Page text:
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Thomson Reuters loses further ground to Bloomberg

Thomson Reuters' share of the global market for financial information slipped further behind Bloomberg as both rivals fell victim to cost cutting by the finance industry.

The group’s market share contracted to 23.1 per cent in 2016 from 24.2 per cent the previous year, according to a report by US-based consultancy Burton-Taylor International. Revenues remained flat.

Bloomberg’s market share edged higher to 33.4 per cent, driven by other businesses, in particular its pricing and evaluation feeds. The company’s revenue from financial markets rose 3.4 per cent to $9.2 billion, the consultancy estimated.

The number of Bloomberg’s terminals fell by 3,145 last year to just under 324,500, down nearly one per cent from 2015. It was only the second drop in terminals since the firm was founded in 1981.

“A lot of the vendors are facing headwinds,” said Douglas Taylor (photo), founder and managing director of Burton-Taylor. “The combination of machines replacing traders where they can and cutbacks overall in financial institutions in terms of budgets has made it difficult for all vendors frankly to maintain [terminal numbers].”

Taylor, a former product and marketing executive of Reuters and later Thomson Financial, added that the industry showed steady overall growth in 2016. In spite of pessimistic forecasts from market participants surveyed last year, it performed surprisingly well in the Americas and Asia. Demand in Europe, the Middle East and Africa shrank.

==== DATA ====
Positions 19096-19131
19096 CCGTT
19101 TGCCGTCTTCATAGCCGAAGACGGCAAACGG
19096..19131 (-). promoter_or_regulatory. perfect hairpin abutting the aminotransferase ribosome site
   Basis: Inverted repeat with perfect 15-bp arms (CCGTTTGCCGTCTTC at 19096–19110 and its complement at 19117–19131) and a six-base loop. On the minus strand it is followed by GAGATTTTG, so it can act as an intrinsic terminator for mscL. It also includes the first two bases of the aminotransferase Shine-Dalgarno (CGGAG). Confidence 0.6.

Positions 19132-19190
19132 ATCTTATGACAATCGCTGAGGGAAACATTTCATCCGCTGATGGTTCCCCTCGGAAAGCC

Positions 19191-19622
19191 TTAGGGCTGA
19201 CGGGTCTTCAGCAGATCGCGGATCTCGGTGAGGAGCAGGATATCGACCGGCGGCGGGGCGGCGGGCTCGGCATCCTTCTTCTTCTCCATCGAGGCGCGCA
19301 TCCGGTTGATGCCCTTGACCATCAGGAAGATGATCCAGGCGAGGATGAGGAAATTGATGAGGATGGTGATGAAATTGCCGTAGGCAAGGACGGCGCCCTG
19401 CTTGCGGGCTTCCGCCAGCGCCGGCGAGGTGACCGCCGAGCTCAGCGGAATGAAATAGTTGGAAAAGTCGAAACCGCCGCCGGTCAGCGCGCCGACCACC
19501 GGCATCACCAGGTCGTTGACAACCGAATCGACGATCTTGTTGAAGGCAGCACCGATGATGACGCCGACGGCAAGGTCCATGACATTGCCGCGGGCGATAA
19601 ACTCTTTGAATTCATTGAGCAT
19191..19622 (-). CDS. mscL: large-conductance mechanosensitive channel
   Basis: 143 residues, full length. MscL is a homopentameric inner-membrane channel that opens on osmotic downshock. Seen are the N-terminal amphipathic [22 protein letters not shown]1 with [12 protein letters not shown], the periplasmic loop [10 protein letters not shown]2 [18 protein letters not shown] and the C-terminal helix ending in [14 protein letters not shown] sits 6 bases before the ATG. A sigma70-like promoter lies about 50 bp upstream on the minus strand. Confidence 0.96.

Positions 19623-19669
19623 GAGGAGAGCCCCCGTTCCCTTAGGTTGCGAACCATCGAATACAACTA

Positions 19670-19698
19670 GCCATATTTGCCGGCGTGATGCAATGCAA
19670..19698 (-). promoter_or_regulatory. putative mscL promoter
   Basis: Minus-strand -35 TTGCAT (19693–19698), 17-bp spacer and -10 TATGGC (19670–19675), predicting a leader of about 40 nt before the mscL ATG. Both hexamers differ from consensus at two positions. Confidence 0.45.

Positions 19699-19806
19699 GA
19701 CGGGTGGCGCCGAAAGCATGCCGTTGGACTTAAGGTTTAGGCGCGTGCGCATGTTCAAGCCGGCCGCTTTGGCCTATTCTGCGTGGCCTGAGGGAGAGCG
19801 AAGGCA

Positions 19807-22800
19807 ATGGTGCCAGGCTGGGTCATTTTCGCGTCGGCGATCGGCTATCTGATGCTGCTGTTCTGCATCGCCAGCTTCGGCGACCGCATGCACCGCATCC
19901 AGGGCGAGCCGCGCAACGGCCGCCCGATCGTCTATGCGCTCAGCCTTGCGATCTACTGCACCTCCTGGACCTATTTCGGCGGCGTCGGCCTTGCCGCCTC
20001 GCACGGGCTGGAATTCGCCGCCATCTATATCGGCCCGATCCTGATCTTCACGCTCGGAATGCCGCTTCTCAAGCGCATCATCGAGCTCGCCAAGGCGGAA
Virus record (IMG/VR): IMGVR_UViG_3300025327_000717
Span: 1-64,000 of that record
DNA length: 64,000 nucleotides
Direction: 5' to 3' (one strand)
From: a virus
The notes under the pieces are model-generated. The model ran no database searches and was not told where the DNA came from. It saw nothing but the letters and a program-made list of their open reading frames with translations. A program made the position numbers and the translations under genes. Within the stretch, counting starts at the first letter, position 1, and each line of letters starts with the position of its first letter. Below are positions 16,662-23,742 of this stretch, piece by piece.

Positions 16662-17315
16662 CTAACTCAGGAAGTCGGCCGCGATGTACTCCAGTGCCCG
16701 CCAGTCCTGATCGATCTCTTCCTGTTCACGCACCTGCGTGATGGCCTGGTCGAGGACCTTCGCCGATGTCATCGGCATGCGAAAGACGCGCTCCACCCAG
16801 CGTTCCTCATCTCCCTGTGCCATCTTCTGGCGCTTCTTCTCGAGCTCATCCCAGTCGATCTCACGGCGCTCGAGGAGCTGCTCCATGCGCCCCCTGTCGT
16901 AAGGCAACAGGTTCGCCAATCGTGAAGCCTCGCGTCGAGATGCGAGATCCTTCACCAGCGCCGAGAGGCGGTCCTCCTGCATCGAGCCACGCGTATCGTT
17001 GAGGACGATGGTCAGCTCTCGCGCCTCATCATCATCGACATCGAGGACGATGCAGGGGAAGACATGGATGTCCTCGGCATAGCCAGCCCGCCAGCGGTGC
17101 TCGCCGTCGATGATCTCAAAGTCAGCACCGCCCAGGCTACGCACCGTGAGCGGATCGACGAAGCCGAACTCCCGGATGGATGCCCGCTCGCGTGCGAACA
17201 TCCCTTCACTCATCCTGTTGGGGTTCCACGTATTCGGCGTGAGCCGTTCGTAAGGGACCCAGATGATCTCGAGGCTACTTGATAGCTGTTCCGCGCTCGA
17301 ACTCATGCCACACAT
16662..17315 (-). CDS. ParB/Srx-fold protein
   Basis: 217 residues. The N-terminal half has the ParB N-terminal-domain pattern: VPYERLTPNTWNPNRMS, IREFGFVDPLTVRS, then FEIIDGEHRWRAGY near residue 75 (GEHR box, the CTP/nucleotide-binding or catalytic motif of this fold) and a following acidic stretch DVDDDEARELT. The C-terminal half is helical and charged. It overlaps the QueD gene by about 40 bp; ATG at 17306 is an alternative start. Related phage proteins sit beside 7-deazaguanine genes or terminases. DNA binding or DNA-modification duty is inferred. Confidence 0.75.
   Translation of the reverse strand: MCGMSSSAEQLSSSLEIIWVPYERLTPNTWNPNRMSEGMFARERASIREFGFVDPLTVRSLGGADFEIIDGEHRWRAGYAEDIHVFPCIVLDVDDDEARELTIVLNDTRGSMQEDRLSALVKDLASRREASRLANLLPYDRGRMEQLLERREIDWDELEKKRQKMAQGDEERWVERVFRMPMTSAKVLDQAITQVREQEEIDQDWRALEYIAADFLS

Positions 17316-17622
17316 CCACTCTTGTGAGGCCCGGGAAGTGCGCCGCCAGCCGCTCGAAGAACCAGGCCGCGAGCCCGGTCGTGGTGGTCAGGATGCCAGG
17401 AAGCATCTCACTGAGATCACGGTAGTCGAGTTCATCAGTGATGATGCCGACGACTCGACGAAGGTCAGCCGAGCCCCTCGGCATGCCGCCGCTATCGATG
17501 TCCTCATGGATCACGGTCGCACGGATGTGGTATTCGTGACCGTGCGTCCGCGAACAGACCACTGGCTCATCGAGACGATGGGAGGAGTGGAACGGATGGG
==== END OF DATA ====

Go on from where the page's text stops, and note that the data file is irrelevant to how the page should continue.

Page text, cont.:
Revenues at the 12 biggest global investment banks dropped three per cent in 2016, making it four straight years of declines according to Coalition research group. Job cuts of front-line staff accelerated sharply in 2016 to 2,200 from 800 the year before, the data showed. Investment banks are expecting an improved quarter as the market enthusiasm that accompanied the election of Donald Trump lifted trading profits.

The report showed that smaller challengers that focus on compliance and hard to value pricing data enjoyed the strongest growth in more than five years.

Overall spending on data reached a record $27.5 billion in 2016, up more than three per cent on the previous year, according to Burton-Taylor.

The headline increase reflected higher demand for information to meet tougher standards on compliance issues such as money laundering and customer background checks, and more accurate prices of trades that affected banks. ■

Burton-Taylor Consulting